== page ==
Daily Independent (Ashland, KY)

Local Sports

May 26, 2013

Sharpie Shivel

CANNONSBURG — A typical spring day at Boyd County High School consists of a sun rising, a dismissal bell ringing at 3:15, and Robbie Shivel digging a fresh crease for his right cleat to settle into inside the batter’s box later that afternoon.

Sporting bright red batting gloves on both hands and a focused yet eager look as he studiously eyes the pitcher, Shivel performs his daily duty.

“I like being the first guy up there,” said the senior. “That way I can come back, tell everybody what he’s throwing, what he’s got, what it looks like …”

There’s no secret what a lineup card will look like when Boyd County baseball is involved.

Coach Brandon Ramsey could probably fill out the first spot on the sheet in his sleep.

“The things (Shivel) does as a leadoff hitter — he sees a lot of pitches, he gets on base a lot, he can steal bases, he’s very good at scoring runs. Once he gets on, he finds a way to get around them,” said the fifth-year Lions coach.

“He’s an extremely hard worker, a dedicated kid,” added Ramsey, who also used modifiers like “serious” and “consistent” to describe one of his five seniors.

The versatile right-hander has not missed any of the Lions’ 76 games played over the past two seasons. In his three-year varsity career, he’s played six different positions — the exceptions are right field, first base and catcher.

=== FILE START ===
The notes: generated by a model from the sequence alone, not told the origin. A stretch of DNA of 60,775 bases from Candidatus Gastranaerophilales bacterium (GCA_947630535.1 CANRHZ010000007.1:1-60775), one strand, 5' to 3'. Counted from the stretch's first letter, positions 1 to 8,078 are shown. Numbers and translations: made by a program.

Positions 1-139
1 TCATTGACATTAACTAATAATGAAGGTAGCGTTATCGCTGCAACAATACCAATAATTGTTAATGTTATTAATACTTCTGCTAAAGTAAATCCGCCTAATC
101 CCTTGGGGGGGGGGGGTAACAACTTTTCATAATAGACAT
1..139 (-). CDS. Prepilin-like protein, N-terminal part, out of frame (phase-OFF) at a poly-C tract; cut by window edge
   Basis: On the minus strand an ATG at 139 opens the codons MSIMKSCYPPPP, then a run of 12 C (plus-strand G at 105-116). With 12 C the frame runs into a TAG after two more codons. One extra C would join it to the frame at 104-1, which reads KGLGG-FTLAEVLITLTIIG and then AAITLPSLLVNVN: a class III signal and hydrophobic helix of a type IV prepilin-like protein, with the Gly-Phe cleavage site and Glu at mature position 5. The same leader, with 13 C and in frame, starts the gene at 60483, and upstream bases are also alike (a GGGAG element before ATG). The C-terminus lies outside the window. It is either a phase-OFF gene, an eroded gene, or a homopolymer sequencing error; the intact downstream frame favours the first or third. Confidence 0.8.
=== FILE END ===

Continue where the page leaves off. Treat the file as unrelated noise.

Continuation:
As a sophomore, Shivel was primarily a designated hitter during Boyd County’s 16th Region championship run in 2011. He suffered from Little League Pitcher’s Arm, which involved extensive inflammation of the throwing elbow. It kept him off the mound the entire season.

“They were trying to show me how to throw a curveball and I wasn’t throwing it right I guess,” Shivel thought back to his freshman year. “I didn’t tell coaches I was hurting or anything, so that was my fault. I felt stupid for not saying anything about it.”

At one point, the condition was so overpowering that he couldn’t move his elbow. “It was pretty painful,” he said.

After undergoing physical therapy and a methodical recovery process managed by Ramsey and Aaron Acuff, the Lions’ pitching coach, Shivel’s arm feels “amazing,” he said, and the results have represented significant improvement. He is 3-1 with a 3.57 earned run average and 21 strikeouts.

Shivel’s favorite position, though, is located a couple hundred feet behind the bump.

His swiftness, range and instincts are on full display in center field. During the offseason, he knocked three-tenths of a second off his 60-yard dash time, to 6.8.

“I love chasing down balls,” he said.

He also loves racing along basepaths, where he finds himself often. His on-base percentage is a gaudy .529 this season. In addition to that, Shivel has 15 stolen bases and 36 runs scored. He will carry a .387 batting average and 19 RBIs into this week’s 16th Region Tournament.

“I’m seeing the ball a lot better this year,” said Shivel, who hit .345 as a junior.

Before Shivel’s junior season, Ramsey felt inclined to insert the speedy, smart hitter atop the lineup.

“He’s always been a patient guy ... has a very good approach,” said Shivel’s coach.

While Shivel said he batted second behind Dylan Grimm a handful of times in 2012, Ramsey has rarely wavered from the strategy.

The plan made Shivel uneasy initially, but since has worked out swimmingly.

In his first full season at leadoff, Shivel racked up these achievements: a 64th District Tournament Most Valuable Player award, a 16th Region All-Tournament Team selection and an All-Area honor.

“At first I really didn’t like (batting first),” Shivel said. “I thought I’d rather be a ‘two’ guy. But I started to really enjoy it. It comes with age, and experience.”